Sexual Behaviour in Canada: Patterns and Problems

By Benjamin Schlesinger | Go to book overview

A feminist looks at prostitution

JOHANNA STUCKEY


INTRODUCTION

Prostitution is, as I see it, the basic, the central, the raw experience of women in our society. It is the core of our female experience, for, it is my contention that, at some level, most women in Canada today have at some point prostituted themselves - not necessarily for money, but often for that or its equivalent.

As I define it, prostitution is the use of sexual stimulation to gain non-sexual ends. The woman who gives her body to her husband as soon as she gets something she wants is doing what a prostitute does to live. A woman who gives in to a casual Saturday night date because she does not want to become a social misfit or be rejected is being paid not in cash but in emotional or social currency. A married woman who contracts in law to pay for her keep with her sexual favours is at that level little different from the prostitute. Of course, we all know that in marriage what is basic may be tempered by love and generosity, but the law is the law. Love and generosity ameliorate individual situations, it is true, but they do not basically make marriage any the less what it is - exchange of sex for keep. When love and generosity are absent, or limited, what essential difference is there between the married woman (or the single woman on an evening out) and the prostitute? At least the prostitute is involved - directly, honestly, and openly - in a cash transaction!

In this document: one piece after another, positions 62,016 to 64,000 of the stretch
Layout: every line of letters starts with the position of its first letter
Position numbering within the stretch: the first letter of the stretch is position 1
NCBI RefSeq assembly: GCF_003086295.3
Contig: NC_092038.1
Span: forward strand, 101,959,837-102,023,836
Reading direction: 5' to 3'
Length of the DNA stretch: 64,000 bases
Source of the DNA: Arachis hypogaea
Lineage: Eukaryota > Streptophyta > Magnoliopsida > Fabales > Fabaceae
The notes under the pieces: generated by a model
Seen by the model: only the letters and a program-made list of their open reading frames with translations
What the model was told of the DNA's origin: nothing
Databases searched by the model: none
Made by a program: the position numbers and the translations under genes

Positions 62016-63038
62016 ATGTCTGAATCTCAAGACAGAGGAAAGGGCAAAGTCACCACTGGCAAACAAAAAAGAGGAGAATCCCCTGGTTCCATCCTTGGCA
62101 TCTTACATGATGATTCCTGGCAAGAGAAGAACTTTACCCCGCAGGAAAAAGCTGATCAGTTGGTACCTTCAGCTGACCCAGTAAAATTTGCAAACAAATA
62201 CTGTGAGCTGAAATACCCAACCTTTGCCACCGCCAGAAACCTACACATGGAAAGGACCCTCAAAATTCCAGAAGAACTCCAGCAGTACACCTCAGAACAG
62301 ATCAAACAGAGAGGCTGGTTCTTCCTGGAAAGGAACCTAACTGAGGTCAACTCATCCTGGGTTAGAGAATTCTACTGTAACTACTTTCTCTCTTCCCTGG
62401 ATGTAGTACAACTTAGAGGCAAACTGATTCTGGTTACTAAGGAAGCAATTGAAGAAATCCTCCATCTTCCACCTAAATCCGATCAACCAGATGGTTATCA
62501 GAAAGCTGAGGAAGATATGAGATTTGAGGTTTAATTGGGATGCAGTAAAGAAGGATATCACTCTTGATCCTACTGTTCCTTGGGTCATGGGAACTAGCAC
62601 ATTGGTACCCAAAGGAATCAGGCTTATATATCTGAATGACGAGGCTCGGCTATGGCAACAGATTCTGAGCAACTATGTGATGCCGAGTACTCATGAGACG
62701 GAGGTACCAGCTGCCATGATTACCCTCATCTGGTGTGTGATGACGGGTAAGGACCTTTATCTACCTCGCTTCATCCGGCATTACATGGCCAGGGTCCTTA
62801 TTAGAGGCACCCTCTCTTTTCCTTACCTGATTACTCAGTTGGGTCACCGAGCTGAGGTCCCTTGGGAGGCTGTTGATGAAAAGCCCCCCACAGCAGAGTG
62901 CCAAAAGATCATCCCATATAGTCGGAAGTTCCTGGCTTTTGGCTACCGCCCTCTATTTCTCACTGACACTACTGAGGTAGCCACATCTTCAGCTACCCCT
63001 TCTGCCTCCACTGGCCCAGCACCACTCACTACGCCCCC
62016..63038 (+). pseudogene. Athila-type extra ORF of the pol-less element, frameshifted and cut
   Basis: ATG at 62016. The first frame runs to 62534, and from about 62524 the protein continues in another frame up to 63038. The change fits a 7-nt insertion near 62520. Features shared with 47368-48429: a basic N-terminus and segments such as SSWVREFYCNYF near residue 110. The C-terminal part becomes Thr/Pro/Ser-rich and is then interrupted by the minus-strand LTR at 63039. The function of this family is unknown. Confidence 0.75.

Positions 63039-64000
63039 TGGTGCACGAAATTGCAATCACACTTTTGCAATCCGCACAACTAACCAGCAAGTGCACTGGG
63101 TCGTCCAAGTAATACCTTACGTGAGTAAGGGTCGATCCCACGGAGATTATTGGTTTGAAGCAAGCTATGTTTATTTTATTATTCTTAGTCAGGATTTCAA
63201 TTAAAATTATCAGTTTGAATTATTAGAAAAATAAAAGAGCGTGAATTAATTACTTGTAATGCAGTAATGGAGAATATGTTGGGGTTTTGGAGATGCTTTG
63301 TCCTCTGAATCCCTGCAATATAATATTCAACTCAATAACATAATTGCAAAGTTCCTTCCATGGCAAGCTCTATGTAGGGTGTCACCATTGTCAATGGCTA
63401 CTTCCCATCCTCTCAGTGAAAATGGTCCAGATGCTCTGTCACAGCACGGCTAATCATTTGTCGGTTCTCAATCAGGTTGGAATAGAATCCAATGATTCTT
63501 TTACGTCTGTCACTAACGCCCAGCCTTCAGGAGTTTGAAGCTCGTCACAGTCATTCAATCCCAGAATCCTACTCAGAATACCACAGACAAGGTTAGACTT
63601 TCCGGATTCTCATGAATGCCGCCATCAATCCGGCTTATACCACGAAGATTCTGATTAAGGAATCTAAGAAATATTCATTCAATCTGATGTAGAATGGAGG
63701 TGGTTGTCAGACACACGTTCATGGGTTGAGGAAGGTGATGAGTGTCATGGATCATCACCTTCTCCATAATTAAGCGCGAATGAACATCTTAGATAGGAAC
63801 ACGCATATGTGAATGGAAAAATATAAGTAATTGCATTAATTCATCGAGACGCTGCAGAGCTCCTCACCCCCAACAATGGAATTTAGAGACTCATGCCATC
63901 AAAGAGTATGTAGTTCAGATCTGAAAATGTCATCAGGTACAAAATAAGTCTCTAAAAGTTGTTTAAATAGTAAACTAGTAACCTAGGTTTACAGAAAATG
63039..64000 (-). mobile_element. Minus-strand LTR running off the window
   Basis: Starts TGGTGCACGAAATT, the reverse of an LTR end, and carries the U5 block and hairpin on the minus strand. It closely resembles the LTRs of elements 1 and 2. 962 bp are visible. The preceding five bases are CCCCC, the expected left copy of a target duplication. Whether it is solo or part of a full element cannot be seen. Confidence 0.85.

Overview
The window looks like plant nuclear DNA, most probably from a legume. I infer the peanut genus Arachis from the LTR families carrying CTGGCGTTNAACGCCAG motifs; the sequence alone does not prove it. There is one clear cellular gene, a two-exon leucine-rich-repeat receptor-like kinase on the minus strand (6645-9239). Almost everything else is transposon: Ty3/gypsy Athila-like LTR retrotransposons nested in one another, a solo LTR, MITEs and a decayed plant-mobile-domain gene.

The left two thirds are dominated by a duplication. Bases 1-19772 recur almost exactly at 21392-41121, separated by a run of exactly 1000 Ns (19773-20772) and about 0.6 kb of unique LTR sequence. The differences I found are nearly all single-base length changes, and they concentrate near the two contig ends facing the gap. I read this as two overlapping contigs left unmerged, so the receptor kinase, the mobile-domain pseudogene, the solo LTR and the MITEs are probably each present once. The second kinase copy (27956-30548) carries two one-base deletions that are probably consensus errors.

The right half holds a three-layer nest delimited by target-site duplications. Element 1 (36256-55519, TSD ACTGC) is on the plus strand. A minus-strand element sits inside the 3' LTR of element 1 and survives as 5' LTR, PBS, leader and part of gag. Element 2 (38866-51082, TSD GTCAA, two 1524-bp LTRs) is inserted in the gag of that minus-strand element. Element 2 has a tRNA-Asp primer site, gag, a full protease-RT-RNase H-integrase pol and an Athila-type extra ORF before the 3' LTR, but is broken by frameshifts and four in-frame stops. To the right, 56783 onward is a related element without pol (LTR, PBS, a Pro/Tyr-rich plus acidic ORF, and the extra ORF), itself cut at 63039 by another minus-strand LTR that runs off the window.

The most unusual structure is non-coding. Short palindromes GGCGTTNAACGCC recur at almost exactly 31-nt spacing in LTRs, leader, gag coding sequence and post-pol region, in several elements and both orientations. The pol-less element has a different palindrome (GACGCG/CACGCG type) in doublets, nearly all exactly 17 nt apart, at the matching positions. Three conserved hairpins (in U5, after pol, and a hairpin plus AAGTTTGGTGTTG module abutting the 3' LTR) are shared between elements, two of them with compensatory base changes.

When I began this research, I started from a basic premise - that radical feminist political analysis would help me approach and understand prostitution; and, since prostitution is one of the simplest forms of direct exchange between men and women, the study of prostitutes and their attitudes would help me clarify my feminist analysis.

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